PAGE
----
Tag Archives: Selling


While some still consider it a dirty word, selling is becoming a make-or-break skill.

The competition is too fierce.
The opportunities are too few.
And time is running out on personal brands that don’t include sales capability.

If you don’t consider yourself a sales person.
If the idea of selling doesn’t agree with you.
It may be time to think again.

Last month, I facilitated a session that brought together a dozen public and private organizations to discuss the future of business education. Held on behalf of Iowa State University, the session explored the question:

Has an operational and functional understanding of selling and the sales process become a business education requirement?

Iowa State is not the only institution of higher education exploring the question and educational providers are not alone in recognizing the rising importance of sales capabilities. As the author of “Everybody Sells”— a book that advances the thesis that organization-wide sales engagement is becoming increasingly important to organizational success — my opinion has long been registered.

The groundswell of interest in selling extends far beyond the logical advantages of possessing basic sales skills. The ability to articulate ideas, influence resource allocations and garner and maintain the support of other people is of undeniable practical and tactical value. However, one might reasonably associate similar outcomes to other areas of focus, including leadership, entrepreneurship and marketing.

No, it appears that the rising interest in sales skills represents some deeper movement, some more fundamental change. Moving from the one-on-one to team-on-team; rejecting form, function and price in favor of value realization—each incremental change has altered what sales excellence means and what sales performance requires.

The table stakes are rising. Sales success now requires the highest levels of product and service fluency, a deep understanding of client operations and the ability to harness and coordinate support from a broad range of internal and external resources. What better proving ground of tomorrow’s top executives?

If you’ve distanced yourself from the sales function because you still associate sales with manipulation, trickery, fast-talking or sleight-of-hand, you’ve missed a generation of maturity and development. And it may be time to join the club…

Selling matters—no matter who you are.

As always, I invite you to share your comments and experiences directly at jeff@jeffkaplan.com.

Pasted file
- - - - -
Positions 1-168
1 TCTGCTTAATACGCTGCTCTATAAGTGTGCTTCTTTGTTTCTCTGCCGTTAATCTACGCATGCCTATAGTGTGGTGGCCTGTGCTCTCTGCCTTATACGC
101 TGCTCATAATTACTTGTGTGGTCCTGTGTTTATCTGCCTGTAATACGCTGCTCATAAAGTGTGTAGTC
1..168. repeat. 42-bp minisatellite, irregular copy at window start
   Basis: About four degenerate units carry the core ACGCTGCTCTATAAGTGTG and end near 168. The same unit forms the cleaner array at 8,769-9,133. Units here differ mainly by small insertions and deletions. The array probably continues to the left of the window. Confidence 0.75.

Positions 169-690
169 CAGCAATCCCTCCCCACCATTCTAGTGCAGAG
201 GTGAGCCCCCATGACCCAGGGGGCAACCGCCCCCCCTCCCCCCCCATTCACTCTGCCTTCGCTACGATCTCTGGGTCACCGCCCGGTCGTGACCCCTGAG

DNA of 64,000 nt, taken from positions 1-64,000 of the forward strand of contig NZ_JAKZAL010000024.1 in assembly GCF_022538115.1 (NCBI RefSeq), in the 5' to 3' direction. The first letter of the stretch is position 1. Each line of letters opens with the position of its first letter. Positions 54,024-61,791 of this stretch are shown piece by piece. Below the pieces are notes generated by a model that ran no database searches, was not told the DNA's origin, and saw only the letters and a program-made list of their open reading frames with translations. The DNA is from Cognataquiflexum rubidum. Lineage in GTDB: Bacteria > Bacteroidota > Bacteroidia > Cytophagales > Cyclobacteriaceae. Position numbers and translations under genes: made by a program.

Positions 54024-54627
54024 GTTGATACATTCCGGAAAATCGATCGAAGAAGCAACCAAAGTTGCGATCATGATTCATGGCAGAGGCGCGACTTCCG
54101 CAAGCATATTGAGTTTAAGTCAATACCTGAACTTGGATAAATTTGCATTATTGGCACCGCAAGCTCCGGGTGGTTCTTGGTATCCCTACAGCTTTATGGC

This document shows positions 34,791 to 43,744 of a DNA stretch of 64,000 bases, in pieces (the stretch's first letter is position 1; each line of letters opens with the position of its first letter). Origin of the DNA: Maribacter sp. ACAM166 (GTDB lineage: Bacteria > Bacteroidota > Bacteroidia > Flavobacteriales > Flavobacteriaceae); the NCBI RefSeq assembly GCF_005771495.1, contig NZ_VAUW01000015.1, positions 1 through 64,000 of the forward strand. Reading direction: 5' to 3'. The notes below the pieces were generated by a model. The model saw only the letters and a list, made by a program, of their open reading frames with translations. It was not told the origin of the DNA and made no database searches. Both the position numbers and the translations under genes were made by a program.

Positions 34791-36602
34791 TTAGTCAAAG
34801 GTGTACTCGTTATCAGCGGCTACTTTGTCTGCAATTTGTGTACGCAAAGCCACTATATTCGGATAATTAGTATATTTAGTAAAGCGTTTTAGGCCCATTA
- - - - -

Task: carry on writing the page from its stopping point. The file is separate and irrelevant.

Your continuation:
Until next time. Stay connected.


Stranger Danger! Even kids see though our hype…

3-5 Smart Things to Consider

  1. Selling and the art of storytelling go hand in hand.
  2. The more complex our selling environment, the more complex our solutions tend to be.
  3. Increased competition forced the move from features & functions to visions and values selling.
  4. Selling vision and value is where the margin was but presented a tantalizing temptation for story-sellers to stray from hard reality into the netherworld of plausibly believable embellishment.
  5. New research sounds a warning for salespeople tempted to paint-the-picturebetter than it really is…because even kids can see right through you… Social cognition, skepticism and critical thinking are no long the stuff of sophisticated adults.
Research in Brief
By age five, children have learned to sniff out fact from fantasy; hesitating to believe people who make over-confident claims.The Experiment
  1. Children viewed one of two short videos of adults spouting facts:
    1. Video 1- the adult sounded unsure of the true details,
    2. Video 2- the adult sounded very confident stating false details,
  2. Children were asked whom they believed more.
The Results?
  1. It was about a 50/50 split among kids closer to age 4; however,
  2. By the time kids neared age 5, they were more likely to believe the person who sounded unsure!
What’s it mean to you?
Everybody sells but no one has all the answers and we shouldn’t act like we do…
Success awaits those that stop selling to others and instead form a partnership to learn with them…
Source: http://www.concordia.ca/news/stories/cunews/main/stories/2014/10/08/trying-to-fool-akindergartnernotsofast.html

Am I Selling or Are You Buying?

A friend of mine, who is Senior IT Executive in Mexico City, wrote me recently asking the age-old question, do salespeople and marketers sell or do customers buy?
We’ve asked this question to hundreds of sales people around the globe and here’s the consensus:

  1. Nobody likes to be sold anything and most everyone loves to buy stuff,
  2. When we are being sold something, our defenses are up and we typically experience some degree of buyer’s remorse after we make the purchase,
  3. BUT buying something is a real treat–everyone loves getting new stuff, having the latest gadget!
  4. If the buyer feels in control and co-develops the solution with the seller — chances of sales success skyrocket.


…Give your PowerPoint presentations a rest and pick up a dry erase marker. Stop presenting and start co-creating. Sketch out your offer/project/idea with the person considering it.

Death-by-PowerPoint-is out.

Co-creation is in!